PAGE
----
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Ki-67 protein expression and tumor associated inflammatory cells (macrophages and mast cells) in canine colorectal carcinoma

Woldemeskel, M., Hawkins, I., Whittington, L.
BMC veterinary research 2017 v.13 no.1 pp. 111
colorectal neoplasms, dogs, drug therapy, humans, macrophages, mast cells, mitosis, protein synthesis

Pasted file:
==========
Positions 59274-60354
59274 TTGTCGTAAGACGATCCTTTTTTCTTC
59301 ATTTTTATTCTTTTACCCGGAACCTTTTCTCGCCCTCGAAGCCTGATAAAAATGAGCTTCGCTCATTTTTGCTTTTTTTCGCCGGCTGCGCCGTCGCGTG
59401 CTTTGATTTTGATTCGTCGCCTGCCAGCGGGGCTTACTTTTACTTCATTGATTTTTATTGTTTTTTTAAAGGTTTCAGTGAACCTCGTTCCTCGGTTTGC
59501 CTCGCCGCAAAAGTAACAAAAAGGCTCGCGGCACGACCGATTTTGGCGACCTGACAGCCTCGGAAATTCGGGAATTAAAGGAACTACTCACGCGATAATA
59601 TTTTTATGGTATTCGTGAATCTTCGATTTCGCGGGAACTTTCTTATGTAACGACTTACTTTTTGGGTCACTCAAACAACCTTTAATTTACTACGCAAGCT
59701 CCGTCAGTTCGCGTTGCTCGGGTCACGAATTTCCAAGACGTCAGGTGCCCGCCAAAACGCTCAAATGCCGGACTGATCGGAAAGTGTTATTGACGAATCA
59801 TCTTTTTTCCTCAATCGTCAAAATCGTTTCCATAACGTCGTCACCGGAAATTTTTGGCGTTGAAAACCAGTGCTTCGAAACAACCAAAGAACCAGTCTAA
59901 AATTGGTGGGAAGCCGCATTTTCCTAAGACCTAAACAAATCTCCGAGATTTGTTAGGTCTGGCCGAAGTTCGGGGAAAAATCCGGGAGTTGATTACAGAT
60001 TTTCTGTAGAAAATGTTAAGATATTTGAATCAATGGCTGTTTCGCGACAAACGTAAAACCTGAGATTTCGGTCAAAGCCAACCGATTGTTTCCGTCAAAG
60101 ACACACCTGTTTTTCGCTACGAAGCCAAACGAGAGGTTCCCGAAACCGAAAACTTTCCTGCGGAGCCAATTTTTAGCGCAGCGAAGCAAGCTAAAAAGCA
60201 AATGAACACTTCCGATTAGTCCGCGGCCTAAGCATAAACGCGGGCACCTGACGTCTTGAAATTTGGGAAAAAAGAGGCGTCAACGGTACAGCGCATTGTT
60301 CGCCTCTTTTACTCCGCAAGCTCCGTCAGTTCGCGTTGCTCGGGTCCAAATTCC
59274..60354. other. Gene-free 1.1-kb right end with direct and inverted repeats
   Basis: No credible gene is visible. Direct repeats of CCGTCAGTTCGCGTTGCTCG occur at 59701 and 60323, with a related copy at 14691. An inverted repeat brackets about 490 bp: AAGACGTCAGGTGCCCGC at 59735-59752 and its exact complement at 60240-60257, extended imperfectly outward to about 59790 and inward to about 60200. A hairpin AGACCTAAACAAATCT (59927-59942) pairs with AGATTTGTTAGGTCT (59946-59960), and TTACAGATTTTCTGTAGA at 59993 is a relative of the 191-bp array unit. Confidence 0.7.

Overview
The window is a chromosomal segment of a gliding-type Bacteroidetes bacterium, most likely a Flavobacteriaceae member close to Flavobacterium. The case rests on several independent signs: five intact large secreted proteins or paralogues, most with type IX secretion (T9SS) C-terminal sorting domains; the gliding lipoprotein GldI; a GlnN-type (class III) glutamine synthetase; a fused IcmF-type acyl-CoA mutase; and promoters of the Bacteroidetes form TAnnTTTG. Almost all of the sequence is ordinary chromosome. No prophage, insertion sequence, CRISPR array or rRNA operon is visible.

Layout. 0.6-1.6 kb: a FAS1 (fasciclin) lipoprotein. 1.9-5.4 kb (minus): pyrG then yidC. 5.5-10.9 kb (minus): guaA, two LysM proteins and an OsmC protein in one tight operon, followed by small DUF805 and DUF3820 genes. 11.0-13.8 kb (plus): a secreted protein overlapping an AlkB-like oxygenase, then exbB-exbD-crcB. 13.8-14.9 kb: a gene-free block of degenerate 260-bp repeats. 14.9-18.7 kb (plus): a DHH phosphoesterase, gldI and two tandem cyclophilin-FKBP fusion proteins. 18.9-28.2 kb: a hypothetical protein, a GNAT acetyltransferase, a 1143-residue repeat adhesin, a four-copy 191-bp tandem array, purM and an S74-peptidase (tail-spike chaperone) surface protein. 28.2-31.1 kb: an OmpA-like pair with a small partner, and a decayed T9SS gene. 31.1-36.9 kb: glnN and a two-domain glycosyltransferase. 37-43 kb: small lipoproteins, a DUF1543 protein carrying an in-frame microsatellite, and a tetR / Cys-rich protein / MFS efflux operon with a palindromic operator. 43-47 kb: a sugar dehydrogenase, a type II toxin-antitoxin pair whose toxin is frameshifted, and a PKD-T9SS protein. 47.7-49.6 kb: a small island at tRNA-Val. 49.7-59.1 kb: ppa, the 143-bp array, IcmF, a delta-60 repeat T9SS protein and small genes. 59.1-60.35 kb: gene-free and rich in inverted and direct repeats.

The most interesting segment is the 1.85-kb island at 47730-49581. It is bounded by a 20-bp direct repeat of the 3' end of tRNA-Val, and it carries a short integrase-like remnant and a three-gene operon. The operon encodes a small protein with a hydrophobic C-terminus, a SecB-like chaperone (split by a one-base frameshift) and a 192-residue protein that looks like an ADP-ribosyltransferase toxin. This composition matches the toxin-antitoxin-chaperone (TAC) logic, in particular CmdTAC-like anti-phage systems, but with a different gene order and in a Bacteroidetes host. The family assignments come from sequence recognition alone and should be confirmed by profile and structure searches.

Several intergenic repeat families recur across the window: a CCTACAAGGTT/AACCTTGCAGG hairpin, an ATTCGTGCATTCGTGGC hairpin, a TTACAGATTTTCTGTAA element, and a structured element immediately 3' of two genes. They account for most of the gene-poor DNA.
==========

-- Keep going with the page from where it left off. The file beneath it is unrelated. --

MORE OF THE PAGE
BACKGROUND: Ki67 index, tumor associated macrophages (TAMs) and mast cells (MCs) are associated with malignancies in animal and human neoplasms including colorectal carcinomas (CRC). This has not been assessed in canine CRC. Given similar genetic abnormalities between human and canine CRC, we assessed Ki-67 and mitotic indices, TAMs and MC count (MCC) in canine CRC (n = 17). TAMs and MCC were compared with those in adenomas (n = 13) and control (n = 9). RESULTS: Ki-67 index in CRC (17.13 ± 11.50) was strongly correlated (r = 0.98, p < 0.05) with mitotic index (3.52 ± 1.80). MCC was higher (p < 0.05) in CRC (6.30 ± 3.98) than in adenomas (0.78 ± 0.77) and control (0.35 ± 0.33). The results suggest that Ki-67 index and MCC are associated with malignancy in canine CRC. Higher average TAMs were counted in adenomas (21.30 ± 20.70) and in CRC (11.00 ± 9.82) than in the control (7.69 ± 7.26), although the differences were not significant (p > 0.05). CONCLUSION: Ki-67 index, TAMs and MCC in canine CRC were recorded for the first time in this study. Ki-67 index and MCC are associated with malignancy in canine CRC. Quantitative assessment of MCs and Ki-67 coupled with mitotic index and other clinical parameters may help in evaluating malignancy in canine CRC. TAMs likely play a role in the development of canine colorectal tumors. Further studies to determine the clinical significance of these parameters for prognostic, chemo-preventive and chemotherapeutic purposes in canine colorectal tumors are recommended.